On Friday (17/6/16), I spoke to Mbak Astriani from Mitra Wacana’s public education division. She has worked at Mitra Wacana for over five years in a variety of roles, holds a degree in counselling and is particularly passionate about children’s education.
Sophia: Please introduce yourself first.
Astriani: Thank you my name is Astriani, I work in the Mitra Wacana public education division.
I first joined Mitra Wacana in 2010 as a volunteer for data support and until now I have experienced working in several divisions. I have worked in the data support division, media division, as organisational secretary and I am currently in the public education division.
Sophia: Why did you want to become a Mitra Wacana activist?
Astriani: At Mitra Wacana, we can learn a lot about what gender is, how to prevent sexual violence against women and girls, and we can also learn ways to prevent the marginalisation of people. It’s so interesting when we join together at Mitra Wacana, for me that’s why I’m still here and why I’m still interested. Take the road to learning.
Sophia: What is children’s education?
Astriani: I think education is a lesson that is given to children, but the program we provide must be stimulating to the child because it is preparing the children for further education both physically and psychologically. It includes motor skills as well as mental and socio-emotional aspects too.
Sophia: Why are you particularly interested in children’s education?
Astriani: Because the child’s world is very interesting. It’s magic. Lots of surprises given by children when we interact with them. Every day evolves thinking and growth so I am very interested in the world of children.
Sophia: Can you please explain the principles of children’s education?
Astriani: There are six principles of children’s education:
- Oriented to the needs of children. As adults we only give stimulus and encouragement for development.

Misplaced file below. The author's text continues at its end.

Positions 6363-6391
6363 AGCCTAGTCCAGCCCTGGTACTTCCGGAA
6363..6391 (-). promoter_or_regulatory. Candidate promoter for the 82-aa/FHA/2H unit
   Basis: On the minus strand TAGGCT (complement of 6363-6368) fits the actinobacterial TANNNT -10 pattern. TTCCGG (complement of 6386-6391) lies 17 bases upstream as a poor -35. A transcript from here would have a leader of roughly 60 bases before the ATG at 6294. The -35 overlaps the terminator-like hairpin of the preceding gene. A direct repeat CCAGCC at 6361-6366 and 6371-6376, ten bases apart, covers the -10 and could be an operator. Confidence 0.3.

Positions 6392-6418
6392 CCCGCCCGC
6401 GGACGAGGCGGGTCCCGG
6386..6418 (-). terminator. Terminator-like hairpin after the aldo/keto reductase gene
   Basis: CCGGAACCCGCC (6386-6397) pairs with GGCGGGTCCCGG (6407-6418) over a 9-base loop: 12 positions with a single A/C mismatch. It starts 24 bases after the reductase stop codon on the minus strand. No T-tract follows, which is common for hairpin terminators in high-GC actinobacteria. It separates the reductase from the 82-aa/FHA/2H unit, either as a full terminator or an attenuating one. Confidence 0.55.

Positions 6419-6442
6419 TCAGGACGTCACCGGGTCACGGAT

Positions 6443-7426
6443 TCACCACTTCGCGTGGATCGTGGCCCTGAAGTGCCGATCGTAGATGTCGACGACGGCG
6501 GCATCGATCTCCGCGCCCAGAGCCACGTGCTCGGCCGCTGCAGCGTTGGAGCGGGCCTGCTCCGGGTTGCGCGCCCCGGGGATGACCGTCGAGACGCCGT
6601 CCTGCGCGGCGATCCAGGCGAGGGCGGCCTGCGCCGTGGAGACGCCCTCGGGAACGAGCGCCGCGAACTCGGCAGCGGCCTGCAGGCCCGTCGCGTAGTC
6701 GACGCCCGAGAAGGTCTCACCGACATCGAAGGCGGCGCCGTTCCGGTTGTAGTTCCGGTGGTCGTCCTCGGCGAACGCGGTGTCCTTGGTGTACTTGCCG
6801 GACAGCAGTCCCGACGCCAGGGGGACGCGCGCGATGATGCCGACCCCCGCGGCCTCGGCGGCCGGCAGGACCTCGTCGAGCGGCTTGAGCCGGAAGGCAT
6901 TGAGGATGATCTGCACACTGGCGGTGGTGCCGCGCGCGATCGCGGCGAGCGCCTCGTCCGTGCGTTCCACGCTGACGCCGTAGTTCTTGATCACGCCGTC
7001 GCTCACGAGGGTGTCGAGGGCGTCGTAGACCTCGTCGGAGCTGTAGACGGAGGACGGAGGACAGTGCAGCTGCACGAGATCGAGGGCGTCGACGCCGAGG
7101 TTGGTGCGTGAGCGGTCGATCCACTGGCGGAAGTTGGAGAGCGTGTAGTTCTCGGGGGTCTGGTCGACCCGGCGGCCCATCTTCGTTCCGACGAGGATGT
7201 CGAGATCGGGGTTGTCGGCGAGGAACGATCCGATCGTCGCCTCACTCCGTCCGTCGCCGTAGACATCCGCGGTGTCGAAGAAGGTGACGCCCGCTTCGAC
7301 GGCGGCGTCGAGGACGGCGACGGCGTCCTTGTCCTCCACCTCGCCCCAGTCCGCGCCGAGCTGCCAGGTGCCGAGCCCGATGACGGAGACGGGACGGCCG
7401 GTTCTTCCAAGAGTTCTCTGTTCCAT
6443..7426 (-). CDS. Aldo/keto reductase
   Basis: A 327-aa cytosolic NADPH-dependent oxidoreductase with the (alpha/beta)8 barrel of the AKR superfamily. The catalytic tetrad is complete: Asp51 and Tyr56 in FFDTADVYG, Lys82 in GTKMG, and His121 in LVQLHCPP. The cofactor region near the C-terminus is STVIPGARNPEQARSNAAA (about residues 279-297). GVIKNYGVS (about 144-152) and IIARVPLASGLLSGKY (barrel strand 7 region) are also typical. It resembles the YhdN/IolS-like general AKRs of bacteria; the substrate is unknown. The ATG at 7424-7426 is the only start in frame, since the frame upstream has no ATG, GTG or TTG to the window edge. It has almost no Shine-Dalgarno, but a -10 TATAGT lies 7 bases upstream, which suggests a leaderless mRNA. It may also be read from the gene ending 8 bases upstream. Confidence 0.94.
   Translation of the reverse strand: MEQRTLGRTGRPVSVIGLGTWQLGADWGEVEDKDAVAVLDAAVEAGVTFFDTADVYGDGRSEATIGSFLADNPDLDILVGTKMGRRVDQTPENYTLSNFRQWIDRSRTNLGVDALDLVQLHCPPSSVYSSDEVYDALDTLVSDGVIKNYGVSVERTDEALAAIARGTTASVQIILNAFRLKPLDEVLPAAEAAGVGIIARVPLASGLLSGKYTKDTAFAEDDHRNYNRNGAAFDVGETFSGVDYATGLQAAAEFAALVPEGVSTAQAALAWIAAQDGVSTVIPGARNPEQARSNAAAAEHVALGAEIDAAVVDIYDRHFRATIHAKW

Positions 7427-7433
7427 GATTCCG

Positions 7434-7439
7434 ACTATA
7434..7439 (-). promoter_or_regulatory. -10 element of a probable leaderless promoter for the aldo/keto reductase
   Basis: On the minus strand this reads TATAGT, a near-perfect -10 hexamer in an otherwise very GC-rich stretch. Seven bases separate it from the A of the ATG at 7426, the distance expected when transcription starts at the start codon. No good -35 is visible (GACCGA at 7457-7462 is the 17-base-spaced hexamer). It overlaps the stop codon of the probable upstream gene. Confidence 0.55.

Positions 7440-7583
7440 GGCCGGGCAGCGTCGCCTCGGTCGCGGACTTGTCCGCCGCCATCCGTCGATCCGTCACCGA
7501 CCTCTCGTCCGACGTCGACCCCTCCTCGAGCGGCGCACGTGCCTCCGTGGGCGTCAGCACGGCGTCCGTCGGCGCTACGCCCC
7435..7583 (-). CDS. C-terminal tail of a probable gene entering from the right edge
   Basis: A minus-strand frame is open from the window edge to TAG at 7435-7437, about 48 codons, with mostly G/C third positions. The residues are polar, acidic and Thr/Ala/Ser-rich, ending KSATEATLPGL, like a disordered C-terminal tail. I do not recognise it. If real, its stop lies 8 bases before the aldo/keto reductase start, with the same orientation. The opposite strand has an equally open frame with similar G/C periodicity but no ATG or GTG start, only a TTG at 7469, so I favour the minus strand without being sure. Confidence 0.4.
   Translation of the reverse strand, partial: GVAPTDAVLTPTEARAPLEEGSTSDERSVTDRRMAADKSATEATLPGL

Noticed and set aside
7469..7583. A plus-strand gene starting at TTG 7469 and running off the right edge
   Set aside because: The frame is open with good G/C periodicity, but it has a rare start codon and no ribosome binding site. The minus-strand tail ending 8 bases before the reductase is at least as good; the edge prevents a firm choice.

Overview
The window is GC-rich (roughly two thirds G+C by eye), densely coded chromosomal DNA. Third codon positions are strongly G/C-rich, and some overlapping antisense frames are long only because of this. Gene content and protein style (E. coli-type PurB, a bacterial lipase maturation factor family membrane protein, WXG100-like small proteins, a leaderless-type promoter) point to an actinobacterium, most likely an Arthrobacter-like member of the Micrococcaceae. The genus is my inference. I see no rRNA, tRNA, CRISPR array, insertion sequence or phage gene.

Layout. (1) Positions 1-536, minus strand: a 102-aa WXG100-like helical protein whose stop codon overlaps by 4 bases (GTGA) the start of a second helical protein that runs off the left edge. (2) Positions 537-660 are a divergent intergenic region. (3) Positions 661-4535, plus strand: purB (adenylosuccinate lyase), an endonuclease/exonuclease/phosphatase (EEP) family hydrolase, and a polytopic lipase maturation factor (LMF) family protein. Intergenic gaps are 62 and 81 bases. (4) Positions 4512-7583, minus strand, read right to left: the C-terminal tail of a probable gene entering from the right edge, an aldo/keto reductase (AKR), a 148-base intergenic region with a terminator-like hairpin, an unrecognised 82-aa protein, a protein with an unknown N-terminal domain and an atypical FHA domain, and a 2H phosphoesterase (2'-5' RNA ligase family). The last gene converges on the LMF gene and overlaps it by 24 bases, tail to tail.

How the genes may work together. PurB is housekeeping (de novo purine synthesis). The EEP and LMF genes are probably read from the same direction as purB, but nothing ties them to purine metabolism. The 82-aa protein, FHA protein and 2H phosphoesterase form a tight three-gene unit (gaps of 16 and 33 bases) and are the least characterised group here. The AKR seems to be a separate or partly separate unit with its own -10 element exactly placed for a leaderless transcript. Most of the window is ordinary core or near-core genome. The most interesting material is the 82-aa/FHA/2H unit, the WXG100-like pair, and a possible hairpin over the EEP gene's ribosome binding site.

2. Learning through play, children can explore, find, utilise and draw conclusions.
3. Create a conducive environment for the child, so the child can learn. An environment that is safe, comfortable, and clean.
4. Develop life skills. This is the process of habituation, so that children are disciplined, independent and responsible.
5. Using a variety of educative and interesting mediums so we can prepare and encourage children to learn.
6. Implemented gradually and repeatedly so that children can understand easily.
Sophia: Can you please explain the rights of the child.
Astriani: The rights of the child are:
- The right to life, the child has the right to life from when they are in the womb.
2. The right to growth and development, children are allowed to grow and develop appropriately with their age.
3. The right to protection, adults provide protection for children so that children are not exposed to violence.
4. The right of participation, children are encouraged to express their opinions, have aspirations and when the child is speaking we should listen.
Sophia: Why do children need to be protected from of violence, especially sexual violence?
Astriani: Children are not yet able to protect themselves, as adults we have to protect these children, especially from sexual violence, and other violence. We can begin to teach children to be sensitive when there is violence. When there are strangers who give candy, for example, we can teach children to resist and scream if there is a stranger touching their body.
Sophia: What is Mitra Wacana doing to prevent violence against children?
Astriani: Mitra Wacana’s campaigns for the prevention of sexual violence against women and children. This was done with socialisation in schools and also through discussions with the children’s parents to learn what sexual violence is and how to prevent it.
Sophia: Thank you for joining me for Mitra Chatting today. Do you have a closing message?
Astriani: Let the children grow and develop as appropriate for their age. As adults we are only facilitating the task of the child to grow and develop to their full potential.